Shortcomings noted in studies discussed in this literature review included small sample sizes and a change in research design during the course of the study or during follow-ups. Furthermore, participants were not eliminated from the study if they had an Axis I diagnosis comorbid with BPD. There was less of a focal point on the ﬁve facets of mindfulness independently (that is, observing, describing, acting with awareness, nonjudging of inner experience, and nonreactivity to inner experience) and more of an emphasis of meditation in its entirety and its relationship to brain structures in BPD-affected participants. We highlight the focus on meditation in this article, but there are hundreds of other methods to foster mindful living (that is, mindfulness-based interventions). CONCLUSION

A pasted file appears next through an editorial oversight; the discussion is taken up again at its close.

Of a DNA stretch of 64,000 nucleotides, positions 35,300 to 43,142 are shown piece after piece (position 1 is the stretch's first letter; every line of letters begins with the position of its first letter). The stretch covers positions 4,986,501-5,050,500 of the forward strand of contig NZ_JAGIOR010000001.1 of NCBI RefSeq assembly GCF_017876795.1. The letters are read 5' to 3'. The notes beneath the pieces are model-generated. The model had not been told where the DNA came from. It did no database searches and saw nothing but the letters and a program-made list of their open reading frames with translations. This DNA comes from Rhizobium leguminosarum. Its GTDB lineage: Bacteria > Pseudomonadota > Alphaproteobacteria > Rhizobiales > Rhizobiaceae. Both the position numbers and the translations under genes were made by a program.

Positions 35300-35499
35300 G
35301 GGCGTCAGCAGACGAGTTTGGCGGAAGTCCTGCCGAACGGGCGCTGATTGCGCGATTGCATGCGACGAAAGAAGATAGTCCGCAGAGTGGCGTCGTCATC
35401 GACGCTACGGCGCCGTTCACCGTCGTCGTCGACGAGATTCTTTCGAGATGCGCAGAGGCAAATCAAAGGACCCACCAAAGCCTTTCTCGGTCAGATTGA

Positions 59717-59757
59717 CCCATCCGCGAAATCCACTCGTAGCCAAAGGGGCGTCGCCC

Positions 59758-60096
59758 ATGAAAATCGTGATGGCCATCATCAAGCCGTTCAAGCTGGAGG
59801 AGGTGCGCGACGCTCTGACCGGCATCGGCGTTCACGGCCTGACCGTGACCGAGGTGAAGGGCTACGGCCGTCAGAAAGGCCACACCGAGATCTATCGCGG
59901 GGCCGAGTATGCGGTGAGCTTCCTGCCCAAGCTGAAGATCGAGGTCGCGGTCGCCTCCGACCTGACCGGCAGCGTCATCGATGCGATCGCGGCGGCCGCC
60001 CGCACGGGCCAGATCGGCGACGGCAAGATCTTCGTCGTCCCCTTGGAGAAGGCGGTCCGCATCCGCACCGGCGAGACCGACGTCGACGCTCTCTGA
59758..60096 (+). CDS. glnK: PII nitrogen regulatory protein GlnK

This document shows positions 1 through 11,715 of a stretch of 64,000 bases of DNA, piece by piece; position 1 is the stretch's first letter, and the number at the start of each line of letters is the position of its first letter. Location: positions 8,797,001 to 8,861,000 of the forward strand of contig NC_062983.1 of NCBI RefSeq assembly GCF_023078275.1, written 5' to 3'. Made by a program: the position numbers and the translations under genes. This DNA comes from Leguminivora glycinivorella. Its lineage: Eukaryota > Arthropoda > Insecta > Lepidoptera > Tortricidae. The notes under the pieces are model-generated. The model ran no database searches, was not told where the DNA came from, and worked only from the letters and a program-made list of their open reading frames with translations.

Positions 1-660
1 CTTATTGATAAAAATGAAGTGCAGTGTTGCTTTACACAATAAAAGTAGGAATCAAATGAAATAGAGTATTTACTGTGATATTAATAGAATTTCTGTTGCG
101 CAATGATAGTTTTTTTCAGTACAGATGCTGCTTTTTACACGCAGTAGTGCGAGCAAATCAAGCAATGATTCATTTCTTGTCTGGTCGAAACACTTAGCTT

There is extensive research that has examined somewhat controversial issues, such as the etiology of BPD, diagnostic prognosis, and the use of mindfulness-based interventions as a treatment option (Samuel et al., 2012;Zanarini, 2012). Studying these aspects of the disorder has yielded insight into BPD pathology, treatment and interventions, and possibly prevention of BPD. We postulate that clinicians can incorporate aspects of meditation with their clients, especially those who present with cluster B personality traits. The writing is on the wall; the research indicates that meditation practices signiﬁcantly affect individuals on biological and psychological levels. Meditation as an adjunctive therapy to psychotherapy can reduce BPD symptoms (emotion dysregulation, impulsivity, and relationship instability) to help clients lead a life worth
Social Work Volume 59, Number 4 October 2014